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How Additive Manufacturing Enables Mass Part Customization

Blog Video Devin Culham | September 1, 2022 | 2 min read

In a recent episode of 3D Talk Show, 3YOURMIND hosted experts from Ford Motor Company and Trinkle to discuss how additive manufacturing enables mass part customization.

Additive manufacturing (AM) has become an attractive production method for its ability to create custom parts with greater design flexibility. But is it the best option for the automotive industry because additive manufacturing can create custom parts?

In a recent episode of 3D Talk Show, we hosted Jamie Ortiz-Cañavate, manufacturing and plant engineer manager at Ford Motor Company, and Ole von Seelen, head of business development and strategic marketing at Trinkle 3D, to discuss mass part customization for the automotive industry.

According to von Seelen, there are two primary routes for the automotive industry to leverage AM for part customization. 

"The more visionary route is to think of custom end parts," says von Seelan. "When we entered additive manufacturing in the automotive world, we thought about internal or external aesthetic car parts and these interior parts, exterior parts we see them already today."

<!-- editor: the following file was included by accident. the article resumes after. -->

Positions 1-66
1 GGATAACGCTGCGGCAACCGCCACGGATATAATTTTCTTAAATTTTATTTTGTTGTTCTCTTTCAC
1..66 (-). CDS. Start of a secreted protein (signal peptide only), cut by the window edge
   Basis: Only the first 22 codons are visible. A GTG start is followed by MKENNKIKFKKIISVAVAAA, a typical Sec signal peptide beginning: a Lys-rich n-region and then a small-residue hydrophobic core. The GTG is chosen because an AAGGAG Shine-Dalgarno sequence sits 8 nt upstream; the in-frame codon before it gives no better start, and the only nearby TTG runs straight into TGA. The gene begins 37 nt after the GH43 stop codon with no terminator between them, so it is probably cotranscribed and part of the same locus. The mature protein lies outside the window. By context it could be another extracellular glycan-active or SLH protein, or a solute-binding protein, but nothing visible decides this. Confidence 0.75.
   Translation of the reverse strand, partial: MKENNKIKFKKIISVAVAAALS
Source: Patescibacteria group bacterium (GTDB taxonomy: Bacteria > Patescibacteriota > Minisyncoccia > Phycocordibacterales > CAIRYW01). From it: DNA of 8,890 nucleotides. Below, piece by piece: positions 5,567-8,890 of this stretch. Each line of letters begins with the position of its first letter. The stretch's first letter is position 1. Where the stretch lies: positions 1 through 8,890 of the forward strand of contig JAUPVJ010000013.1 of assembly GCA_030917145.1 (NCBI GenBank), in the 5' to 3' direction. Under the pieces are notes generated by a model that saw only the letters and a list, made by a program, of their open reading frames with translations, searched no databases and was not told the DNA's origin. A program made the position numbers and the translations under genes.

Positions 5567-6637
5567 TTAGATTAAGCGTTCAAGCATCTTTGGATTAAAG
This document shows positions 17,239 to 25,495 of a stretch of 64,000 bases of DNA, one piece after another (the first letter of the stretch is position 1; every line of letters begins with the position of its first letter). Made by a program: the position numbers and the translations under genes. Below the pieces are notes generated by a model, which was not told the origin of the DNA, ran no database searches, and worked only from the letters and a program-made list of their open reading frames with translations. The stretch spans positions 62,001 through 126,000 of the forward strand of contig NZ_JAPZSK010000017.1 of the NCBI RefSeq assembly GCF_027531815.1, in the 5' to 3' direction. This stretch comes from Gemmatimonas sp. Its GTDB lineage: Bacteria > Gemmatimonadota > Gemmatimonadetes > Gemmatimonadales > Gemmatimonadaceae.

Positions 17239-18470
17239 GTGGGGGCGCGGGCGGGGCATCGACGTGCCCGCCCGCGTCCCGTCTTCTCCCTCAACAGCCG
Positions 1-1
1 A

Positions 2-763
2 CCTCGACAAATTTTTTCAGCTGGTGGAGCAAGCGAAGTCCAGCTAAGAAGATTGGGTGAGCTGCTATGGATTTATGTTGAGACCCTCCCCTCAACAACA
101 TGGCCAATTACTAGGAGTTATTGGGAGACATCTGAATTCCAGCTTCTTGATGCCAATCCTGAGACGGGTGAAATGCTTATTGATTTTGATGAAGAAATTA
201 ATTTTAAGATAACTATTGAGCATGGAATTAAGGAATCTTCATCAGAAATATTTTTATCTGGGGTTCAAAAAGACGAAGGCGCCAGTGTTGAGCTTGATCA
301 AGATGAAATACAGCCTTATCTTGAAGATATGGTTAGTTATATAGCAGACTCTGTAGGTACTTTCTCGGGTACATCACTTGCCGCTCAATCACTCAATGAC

"We also see [custom end parts] quite a lot in smaller production volumes," says von Seelan. "So in fleet vehicles, for instance, this is very interesting."

However, von Seelan says it will be some time before custom end parts become the primary market phenomenon. 

The second route for AM part customization, according to von Seelan, is production aids. Although significantly less flashy than custom after-market parts, production aids, which can include items like jigs, fixtures, and tools, also benefit from greater customization because of their frequently changing variations.



According to Ortiz-Cañavate, customizing production aids using additive manufacturing can yield significant benefits, including weight reduction, less energy needed to produce the part, and shorter production lead times.

"Before, it took a couple of months to make a [production aid] part," says Ortiz-Cañavate. "Now, in a matter of a couple of days, you have [the part], and it's very easy to redesign and modify."

Customizing production aids is critical because it allows production aids to adapt to changing products.

"So if the product changes slightly, we just do a small change," says Ortiz-Cañavate. "And that all goes into big environmental benefits."

Although many 3D printing advocates look to additive manufacturing to create breakthrough innovations, the best applications are sometimes the most simple.

"Sometimes it's the easy solutions where additive manufacturing is used for where you save money instantly," says von Seelan. "And this is why you might not see it at first glance. You always think down the road and see the super, super sexy bionic structure designs and so on, but sometimes the easier applications are the ones you can already save money with."


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